While there might be uncertainties during this phase, it’s safe to assume that Microsoft will refine the architecture and eliminate silos over time. 

API Integration 

While Microsoft Fabric excels in bringing together various data capabilities, it’s essential to note that it currently still seems to lack a streamlined solution for API integration of AI insights, not just the data in the warehouse.  

Enterprises should consider this when planning the last mile adoption of AI insights into their processes. However, just like we have done this in Ignitho’s CDP architecture, we believe MS will address this quickly enough.   

Centralization 

It’s expected that Microsoft’s goal is to provide a single platform on its own cloud where enterprise can meet all their needs.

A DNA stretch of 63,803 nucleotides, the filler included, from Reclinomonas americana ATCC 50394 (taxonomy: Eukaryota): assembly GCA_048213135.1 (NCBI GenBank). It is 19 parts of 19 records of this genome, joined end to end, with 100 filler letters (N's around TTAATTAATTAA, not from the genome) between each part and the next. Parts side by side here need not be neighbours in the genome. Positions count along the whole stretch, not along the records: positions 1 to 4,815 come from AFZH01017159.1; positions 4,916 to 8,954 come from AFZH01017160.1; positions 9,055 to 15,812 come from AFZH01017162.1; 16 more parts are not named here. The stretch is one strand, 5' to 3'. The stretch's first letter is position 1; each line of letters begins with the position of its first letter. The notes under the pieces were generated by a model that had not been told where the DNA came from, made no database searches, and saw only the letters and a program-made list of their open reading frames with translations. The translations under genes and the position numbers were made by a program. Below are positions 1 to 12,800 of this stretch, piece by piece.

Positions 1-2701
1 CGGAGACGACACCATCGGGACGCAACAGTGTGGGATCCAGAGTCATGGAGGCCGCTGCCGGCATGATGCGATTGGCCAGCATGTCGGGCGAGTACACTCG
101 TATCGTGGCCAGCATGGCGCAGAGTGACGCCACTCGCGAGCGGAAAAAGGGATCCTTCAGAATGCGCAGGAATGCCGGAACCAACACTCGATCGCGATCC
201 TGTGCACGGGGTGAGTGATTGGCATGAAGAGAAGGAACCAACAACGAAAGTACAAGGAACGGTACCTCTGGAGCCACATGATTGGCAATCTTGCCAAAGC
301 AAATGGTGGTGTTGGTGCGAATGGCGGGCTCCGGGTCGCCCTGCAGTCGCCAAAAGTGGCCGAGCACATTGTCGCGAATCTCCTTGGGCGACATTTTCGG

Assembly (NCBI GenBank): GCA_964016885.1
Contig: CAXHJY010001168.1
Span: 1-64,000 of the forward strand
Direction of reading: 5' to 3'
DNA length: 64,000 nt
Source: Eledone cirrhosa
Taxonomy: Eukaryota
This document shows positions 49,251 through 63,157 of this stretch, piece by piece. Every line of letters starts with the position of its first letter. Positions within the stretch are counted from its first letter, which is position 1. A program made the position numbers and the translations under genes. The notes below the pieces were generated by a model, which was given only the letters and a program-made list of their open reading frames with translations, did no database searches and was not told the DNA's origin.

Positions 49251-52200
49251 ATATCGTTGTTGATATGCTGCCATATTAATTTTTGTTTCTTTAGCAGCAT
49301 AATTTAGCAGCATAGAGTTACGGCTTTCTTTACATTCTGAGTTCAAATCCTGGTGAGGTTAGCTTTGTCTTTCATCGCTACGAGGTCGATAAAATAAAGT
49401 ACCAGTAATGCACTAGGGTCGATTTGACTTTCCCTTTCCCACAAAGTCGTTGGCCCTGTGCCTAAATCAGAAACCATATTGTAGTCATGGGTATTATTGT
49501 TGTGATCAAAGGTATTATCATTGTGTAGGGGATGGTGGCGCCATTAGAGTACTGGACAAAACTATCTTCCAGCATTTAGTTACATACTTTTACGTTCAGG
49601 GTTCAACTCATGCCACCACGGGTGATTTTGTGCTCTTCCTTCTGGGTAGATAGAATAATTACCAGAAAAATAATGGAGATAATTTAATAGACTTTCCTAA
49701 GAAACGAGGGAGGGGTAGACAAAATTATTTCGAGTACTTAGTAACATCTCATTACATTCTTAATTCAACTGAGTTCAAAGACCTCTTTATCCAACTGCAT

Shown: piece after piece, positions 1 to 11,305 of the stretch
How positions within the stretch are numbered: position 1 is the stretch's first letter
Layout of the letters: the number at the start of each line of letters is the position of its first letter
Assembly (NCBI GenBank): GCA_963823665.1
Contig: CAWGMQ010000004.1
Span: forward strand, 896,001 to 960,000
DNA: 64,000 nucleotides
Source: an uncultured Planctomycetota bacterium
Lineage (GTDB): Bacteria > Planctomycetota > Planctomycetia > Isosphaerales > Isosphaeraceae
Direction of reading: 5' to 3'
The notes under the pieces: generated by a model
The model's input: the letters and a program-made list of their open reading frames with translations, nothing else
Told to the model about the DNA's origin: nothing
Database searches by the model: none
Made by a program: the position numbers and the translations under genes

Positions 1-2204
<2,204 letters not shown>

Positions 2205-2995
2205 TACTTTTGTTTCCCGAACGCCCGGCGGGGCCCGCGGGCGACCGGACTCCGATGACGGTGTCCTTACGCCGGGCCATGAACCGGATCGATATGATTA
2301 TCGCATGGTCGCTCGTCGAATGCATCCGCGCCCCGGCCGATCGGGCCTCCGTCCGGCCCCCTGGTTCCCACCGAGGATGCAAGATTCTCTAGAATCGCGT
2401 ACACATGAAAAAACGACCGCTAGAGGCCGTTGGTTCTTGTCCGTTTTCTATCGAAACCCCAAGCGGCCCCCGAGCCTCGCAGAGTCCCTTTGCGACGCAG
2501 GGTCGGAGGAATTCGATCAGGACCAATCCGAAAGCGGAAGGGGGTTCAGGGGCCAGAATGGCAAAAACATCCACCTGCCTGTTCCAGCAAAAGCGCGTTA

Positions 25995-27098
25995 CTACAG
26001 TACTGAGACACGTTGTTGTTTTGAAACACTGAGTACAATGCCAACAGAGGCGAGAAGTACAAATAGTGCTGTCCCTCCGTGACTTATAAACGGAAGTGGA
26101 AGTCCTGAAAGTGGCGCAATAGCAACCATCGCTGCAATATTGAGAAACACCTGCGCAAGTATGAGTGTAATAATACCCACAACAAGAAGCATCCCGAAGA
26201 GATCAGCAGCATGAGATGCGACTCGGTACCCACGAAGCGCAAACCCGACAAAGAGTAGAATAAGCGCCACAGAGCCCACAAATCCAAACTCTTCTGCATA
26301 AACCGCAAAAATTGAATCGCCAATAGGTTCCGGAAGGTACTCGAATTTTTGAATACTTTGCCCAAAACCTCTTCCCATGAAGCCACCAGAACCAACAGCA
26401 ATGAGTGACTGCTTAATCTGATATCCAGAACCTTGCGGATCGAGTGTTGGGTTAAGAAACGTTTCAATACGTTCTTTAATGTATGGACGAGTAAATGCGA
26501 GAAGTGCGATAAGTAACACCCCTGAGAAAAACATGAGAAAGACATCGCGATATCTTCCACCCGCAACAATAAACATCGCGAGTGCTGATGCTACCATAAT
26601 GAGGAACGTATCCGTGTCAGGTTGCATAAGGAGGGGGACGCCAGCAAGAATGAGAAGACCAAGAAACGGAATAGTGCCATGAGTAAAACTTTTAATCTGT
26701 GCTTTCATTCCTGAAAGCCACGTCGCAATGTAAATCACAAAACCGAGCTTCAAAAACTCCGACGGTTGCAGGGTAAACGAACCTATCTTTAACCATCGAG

However, both from a risk management perspective, and those who favor a best of breed architecture, the tradeoffs must be evaluated.  

In my opinion, the simplicity that MS Fabric provides is an important criterion. That’s because over time most platforms will converge towards similar performance and features. And any enterprise implementation will require custom workflows and enhancements unique to their business needs and landscape. 

Final Thoughts 

If your enterprise relies on the Microsoft stack, particularly Power BI, and is in the process of shaping its AI and data strategy, Microsoft Fabric deserves your attention.  

By offering an integrated platform for data engineering, data warehousing, Power BI, and data science, it holds the potential to simplify operations, enhance decision-making, and drive innovation.  

MS still has some work to do to enable a better last mile adoption, and simplify the stack further, but we can assume that MS is treating that with high priority too.  

In summary, the promise that the Microsoft Fabric architecture holds for streamlining data operations and enabling holistic insights makes it a strong candidate for businesses seeking efficiency and growth in the data-driven era. 

Contact us for an evaluation to help you with your data strategy and roadmap. Also read our last blog on generative ai in power bi.